Griffons Bush Camp is unlike many of the self-catering camps that we have visited over the years. Why? Pull up a bench, sit yourself down and I will regale you with some of the experiences that my wife and I recently enjoyed there. Remember, this is a non-fenced, self-catering camp situated at the top of a road that the local government department has been promising to upgrade for the longest time. You do NOT need a 4×4 to access the property, but a low slung sedan might have issues making it through the toughest 8 km section. Also, DO call ahead when you leave Thabazimbi so that there is a staff member at the gate to let you in on your arrival. The signal at the gate is not great and short of retracing your steps until you find connectivity, a bit of forward planning goes a long way.
The camp is set at the base of this spectacular portion of the Waterberg Mountain Range. Guests have access to over 1000 hectares of Waterberg bushveld that can be covered either on foot or in a vehicle. Or you can sit and watch the mountain change colour during the course of the day. As there are no timed activities, we were free to do what we wanted when we were ready. Makes this a real holiday as we were able to sleep in and NOT have to get up at the crack of dawn to head off on a game drive.
The accommodation, although it might look basic, was more than sufficient for our needs, Be aware that you will need to bring power banks to charge your electronic devices. There is a gas hob to heat a kettle for tea or coffee as well as a selection of biscuits.
The shower and toilet are outside of the bedroom, accessed by a lockable door from the main room and hidden from prying eyesbehind a reed screen. The water for the shower is heated by a gas geyser that gives instant hot water. If you are worried about cold weather showering, then shower in the middle of the day! It is part of the charm of the camp that you might need to change your regular routine just a bit.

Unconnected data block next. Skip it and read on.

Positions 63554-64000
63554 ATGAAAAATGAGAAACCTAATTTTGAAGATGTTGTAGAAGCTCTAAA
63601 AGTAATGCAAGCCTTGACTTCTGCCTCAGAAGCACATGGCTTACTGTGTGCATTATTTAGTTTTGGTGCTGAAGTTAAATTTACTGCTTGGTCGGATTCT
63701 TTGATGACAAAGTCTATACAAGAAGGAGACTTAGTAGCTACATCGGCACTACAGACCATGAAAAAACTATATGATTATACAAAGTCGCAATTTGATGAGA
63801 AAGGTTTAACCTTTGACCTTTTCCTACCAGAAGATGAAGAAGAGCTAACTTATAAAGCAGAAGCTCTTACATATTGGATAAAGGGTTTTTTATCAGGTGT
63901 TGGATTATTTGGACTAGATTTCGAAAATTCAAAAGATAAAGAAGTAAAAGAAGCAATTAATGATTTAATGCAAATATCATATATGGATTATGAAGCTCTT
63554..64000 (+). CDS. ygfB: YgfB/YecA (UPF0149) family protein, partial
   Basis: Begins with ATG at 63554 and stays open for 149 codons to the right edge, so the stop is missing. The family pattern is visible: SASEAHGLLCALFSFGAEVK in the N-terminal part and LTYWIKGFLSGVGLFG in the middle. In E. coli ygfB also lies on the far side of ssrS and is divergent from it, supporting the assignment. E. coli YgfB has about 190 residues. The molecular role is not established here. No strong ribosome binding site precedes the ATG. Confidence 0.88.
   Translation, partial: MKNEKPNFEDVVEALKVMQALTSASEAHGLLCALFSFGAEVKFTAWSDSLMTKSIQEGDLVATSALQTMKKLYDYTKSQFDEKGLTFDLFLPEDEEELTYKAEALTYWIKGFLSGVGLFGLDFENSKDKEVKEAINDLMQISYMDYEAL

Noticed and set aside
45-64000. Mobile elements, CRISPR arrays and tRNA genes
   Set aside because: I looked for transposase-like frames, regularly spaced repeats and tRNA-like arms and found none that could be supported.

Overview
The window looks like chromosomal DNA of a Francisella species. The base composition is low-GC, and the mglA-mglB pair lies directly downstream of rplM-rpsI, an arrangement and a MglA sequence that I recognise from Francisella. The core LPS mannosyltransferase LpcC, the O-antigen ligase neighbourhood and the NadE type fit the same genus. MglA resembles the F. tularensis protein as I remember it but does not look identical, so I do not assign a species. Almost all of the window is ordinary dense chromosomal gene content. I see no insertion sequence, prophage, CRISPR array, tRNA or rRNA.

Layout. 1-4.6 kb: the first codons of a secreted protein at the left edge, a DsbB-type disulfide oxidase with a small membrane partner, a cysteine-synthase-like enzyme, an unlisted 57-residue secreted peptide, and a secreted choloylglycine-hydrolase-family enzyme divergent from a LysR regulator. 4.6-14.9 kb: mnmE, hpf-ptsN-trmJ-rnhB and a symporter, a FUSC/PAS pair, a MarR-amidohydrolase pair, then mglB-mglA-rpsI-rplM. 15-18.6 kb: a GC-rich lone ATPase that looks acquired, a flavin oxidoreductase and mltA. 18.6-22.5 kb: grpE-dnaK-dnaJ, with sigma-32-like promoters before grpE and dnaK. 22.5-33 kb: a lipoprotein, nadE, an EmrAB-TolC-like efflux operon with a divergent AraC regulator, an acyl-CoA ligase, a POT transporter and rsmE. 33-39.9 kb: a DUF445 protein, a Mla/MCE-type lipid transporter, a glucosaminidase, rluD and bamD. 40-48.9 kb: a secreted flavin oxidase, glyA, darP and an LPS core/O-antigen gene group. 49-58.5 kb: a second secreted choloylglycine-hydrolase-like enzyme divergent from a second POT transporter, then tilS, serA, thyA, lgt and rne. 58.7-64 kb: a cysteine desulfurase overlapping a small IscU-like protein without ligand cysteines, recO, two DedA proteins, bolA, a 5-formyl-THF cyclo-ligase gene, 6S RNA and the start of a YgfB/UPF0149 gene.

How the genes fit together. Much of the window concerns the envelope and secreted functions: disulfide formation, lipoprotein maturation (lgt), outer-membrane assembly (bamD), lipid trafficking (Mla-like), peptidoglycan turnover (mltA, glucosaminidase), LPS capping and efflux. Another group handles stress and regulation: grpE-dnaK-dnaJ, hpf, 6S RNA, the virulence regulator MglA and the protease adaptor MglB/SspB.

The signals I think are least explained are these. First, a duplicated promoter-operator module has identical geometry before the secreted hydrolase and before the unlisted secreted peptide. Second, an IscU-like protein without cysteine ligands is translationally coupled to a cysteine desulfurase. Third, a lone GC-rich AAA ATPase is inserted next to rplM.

Alois, the camp manager. When my wife saw the outdoor pool was empty, she enquired if it could be filled and in a flash, Alois lept into action and before long the pool was full and my wife leapt in to cool off.
When you want to put out a salt lick for the various antelope species that wander through the property and only the BEST Himalayan Rock Salt will do!
The Waterberg is well known for its archaeological finds dating back to the Stone Age as well as evolutionary finds related to the origin of humans in this region.
Geologically, the oldest rock stratum is over 850 million years old and dinosaurs tracks were left here some 200 million years ago.
A Fork-tailed Drongo takes flight…
Two Black-capped Bulbuls enjoy time in the sun. The camp is home to a plethora of feathered species and is a birders dream destination.
I was reliably informed by the owner of the property that the camp sits on an old wagon route and going by the number of bullet casings that I discovered in a very small area, it might have also been where the wagons overnighted. Perhaps they were even able to hunt to replenish their food supplies before moving on?
Lots of exquisite pottery was readily found. The quality of the designs on the pieces that I came across led me to believe that these early travellers were using good crockery.
The area is a Tree and Shrub Savannah Biome and the vegetation is Northern Kalahari, Thornbush Shrubland. It is also a transitional zone between the dry western and the more moist eastern regions of South Africa.
Griffons Bush Camp lies within Marakele ( A Tswana name meaning ‘place of sanctuary’) National Park in the heart of the Waterberg Mountains. Contrasting majestic mountain landscapes, grass-clad hills and deep valleys characterize the park.
Bush TV to lull us to sleep… don’t forget as a torch to get you back to your accommodation as the pathways are not lit. Once again, all part of the immersive experiences that my wife and I enjoyed. We both highly recommend this camp and hope to be back again next year.
To find out what the camp offers, click on the logo above to go directly to their website.
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